To which the New Yorker responds:
The beauty of this argument is its apparent high-mindedness, and this, of coruse, is also its danger. Carbon dioxide is a persistent gas--it lasts for about a century--and once released into the atmosphere it is, for all practical purposes, irrecoverable. Since every extra increment of CO2 leads to extra warming, addressing the effects of climate change without dealing with the cause is a bit like trying to treat diabetes with doughnuts. The climate isn't going to change just once, and then settle down; unless CO2 concentrations are stabilized, it will keep on changing, producing, in addition to the "same old problems," an ever-growing array of new ones.
So the message is clear: We need to cease adding CO2 to the atmosphere.

Sixteen pages before that piece appears a can't-miss ad for the new 320-horsepower V8 Infiniti FX. On a 12-page insert, the reader is told relentlessly that this "SUV inspired by sports car design" is a marvel. The vehicle is "accentuated by distinctive, dynamic features that exemplify both elegance and power." It has a "muscular stance." It's "Brave. By Design."

The message is clear: We need to buy this vehicle which gets 18 mpg on the highway and add a big 'ol heap of CO2 to the atmosphere.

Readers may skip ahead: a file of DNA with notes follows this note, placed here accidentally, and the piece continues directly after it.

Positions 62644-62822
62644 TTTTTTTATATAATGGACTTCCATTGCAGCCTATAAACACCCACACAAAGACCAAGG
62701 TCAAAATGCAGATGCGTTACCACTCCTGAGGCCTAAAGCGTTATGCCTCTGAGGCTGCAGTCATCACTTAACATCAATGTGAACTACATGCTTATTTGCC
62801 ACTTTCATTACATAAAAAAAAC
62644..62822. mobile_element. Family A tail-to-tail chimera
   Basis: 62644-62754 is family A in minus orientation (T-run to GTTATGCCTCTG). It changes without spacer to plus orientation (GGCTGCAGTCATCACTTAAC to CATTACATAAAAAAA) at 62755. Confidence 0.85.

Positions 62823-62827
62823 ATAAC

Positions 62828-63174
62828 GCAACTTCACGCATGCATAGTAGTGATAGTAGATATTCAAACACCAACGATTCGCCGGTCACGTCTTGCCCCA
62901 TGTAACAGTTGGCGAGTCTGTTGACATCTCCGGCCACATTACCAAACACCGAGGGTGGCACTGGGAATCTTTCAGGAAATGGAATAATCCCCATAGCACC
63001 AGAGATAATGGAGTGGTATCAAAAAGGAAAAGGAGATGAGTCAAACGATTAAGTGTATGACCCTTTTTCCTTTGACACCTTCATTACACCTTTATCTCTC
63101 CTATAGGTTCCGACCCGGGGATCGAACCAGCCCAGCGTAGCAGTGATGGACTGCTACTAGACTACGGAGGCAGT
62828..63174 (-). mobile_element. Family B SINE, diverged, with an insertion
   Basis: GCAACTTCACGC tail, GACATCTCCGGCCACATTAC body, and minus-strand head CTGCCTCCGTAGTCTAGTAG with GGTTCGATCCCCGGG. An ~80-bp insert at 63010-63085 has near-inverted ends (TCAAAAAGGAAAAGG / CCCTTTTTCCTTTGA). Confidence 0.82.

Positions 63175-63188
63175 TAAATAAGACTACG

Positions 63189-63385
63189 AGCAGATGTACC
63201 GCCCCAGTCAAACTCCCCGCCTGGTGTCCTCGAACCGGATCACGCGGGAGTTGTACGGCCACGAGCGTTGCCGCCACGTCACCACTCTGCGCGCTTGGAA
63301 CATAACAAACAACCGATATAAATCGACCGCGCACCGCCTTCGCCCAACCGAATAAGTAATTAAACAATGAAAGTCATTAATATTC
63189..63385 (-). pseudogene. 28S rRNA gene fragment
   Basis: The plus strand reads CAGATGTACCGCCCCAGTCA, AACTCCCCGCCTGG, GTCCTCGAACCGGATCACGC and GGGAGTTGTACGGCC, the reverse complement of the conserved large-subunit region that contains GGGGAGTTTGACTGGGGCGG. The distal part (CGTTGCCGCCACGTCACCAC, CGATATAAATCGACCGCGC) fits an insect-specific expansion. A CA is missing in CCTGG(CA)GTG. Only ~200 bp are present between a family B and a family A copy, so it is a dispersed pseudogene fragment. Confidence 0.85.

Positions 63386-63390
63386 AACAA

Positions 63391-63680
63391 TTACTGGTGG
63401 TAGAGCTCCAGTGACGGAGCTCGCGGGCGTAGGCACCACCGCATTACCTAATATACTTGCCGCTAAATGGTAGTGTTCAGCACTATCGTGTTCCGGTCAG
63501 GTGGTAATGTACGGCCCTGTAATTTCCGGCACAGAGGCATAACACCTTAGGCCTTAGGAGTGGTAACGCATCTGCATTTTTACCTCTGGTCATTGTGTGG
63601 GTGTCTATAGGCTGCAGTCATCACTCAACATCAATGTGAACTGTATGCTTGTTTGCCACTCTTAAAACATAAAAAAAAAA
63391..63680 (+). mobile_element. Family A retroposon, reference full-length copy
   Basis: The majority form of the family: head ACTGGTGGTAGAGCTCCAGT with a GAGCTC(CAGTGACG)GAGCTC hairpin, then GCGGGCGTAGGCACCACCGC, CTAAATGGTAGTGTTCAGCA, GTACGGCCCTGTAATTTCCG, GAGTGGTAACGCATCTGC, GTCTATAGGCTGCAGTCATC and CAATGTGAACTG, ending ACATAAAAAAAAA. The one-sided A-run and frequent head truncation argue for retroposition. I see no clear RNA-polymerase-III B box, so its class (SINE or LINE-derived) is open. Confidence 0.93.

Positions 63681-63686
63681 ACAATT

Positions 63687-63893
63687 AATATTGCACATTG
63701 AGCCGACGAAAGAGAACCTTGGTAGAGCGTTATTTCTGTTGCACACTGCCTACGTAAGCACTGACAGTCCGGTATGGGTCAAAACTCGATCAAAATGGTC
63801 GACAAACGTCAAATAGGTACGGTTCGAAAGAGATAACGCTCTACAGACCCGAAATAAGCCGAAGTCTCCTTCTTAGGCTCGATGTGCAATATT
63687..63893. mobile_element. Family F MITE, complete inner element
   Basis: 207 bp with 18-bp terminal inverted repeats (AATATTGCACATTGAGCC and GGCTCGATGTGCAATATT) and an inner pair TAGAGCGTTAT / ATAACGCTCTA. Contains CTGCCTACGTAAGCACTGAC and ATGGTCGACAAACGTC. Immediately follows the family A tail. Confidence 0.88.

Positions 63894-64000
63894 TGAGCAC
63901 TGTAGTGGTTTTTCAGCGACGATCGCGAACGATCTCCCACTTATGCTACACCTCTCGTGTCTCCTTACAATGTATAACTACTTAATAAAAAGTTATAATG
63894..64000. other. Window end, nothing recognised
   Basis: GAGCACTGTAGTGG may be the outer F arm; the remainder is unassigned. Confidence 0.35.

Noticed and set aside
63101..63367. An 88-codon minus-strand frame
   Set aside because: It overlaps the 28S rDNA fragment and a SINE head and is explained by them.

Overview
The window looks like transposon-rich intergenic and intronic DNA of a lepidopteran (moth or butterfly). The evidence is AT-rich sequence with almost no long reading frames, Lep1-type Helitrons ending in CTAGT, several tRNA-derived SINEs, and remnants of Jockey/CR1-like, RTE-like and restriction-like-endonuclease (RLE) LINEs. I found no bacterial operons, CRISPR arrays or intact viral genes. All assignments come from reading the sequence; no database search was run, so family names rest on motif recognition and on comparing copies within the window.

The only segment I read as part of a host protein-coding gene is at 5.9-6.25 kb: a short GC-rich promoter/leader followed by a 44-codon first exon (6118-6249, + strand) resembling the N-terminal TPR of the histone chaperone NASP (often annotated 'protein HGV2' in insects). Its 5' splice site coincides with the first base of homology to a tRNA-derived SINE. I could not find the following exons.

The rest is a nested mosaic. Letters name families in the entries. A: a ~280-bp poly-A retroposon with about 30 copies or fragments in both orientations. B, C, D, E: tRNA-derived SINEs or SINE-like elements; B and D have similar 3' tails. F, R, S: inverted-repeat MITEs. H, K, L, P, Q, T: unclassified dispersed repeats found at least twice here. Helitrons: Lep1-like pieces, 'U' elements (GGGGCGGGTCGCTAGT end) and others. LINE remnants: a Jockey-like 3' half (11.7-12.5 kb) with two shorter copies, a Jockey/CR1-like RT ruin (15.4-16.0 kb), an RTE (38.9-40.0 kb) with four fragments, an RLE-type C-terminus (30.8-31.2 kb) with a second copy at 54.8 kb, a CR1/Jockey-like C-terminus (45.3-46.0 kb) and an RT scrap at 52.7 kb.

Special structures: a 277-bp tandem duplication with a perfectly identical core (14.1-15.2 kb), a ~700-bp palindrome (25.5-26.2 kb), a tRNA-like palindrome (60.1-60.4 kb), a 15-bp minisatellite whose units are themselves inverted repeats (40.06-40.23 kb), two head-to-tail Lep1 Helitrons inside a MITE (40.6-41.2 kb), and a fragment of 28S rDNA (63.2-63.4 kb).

Friday, March 17, 2006

Trivia, NCAA Tournament edition

I apologize for my lack of posts recently. I've been, as they say in Boston, wicked busy.

So here's a factette for you: The area code of Lexington, KY--859--spells UKY on a telephone's keypad.

Sunday, March 05, 2006


On of my favorite weekend activities is to visit my local coffeeshop and read the paper, a book, or a magazine. I'm lucky enough to live a three-minute walk away from a charming little place called True Grounds.

Yesterday, I noticed that a USA Today article about ten places in America to get a great cup of coffee had been taped to the counter. True Grounds made the cut. Pretty exciting.

While I was at True Grounds yesterday, I read the following passage in the latest New Yorker:
Democratization in both Afghanistan and Iraq, it was believed, would increase the pressure on the Iranian regime. And, if the threat of military intervention was required, U.S. forces would be well situated. James Dobbins, the Bush Administration special envoy for Afghanistan, told me that in the prewar planning for Iraq "there was an intention that the U.S. would retain troops in Iraq--not for Iraq stabilization because that was thought not to be needed, but for coercive diplomacy in the region. Meaning Iran and Syria." (Italics mine)
I think that passage goes a long way toward summing up what's gone wrong in Iraq.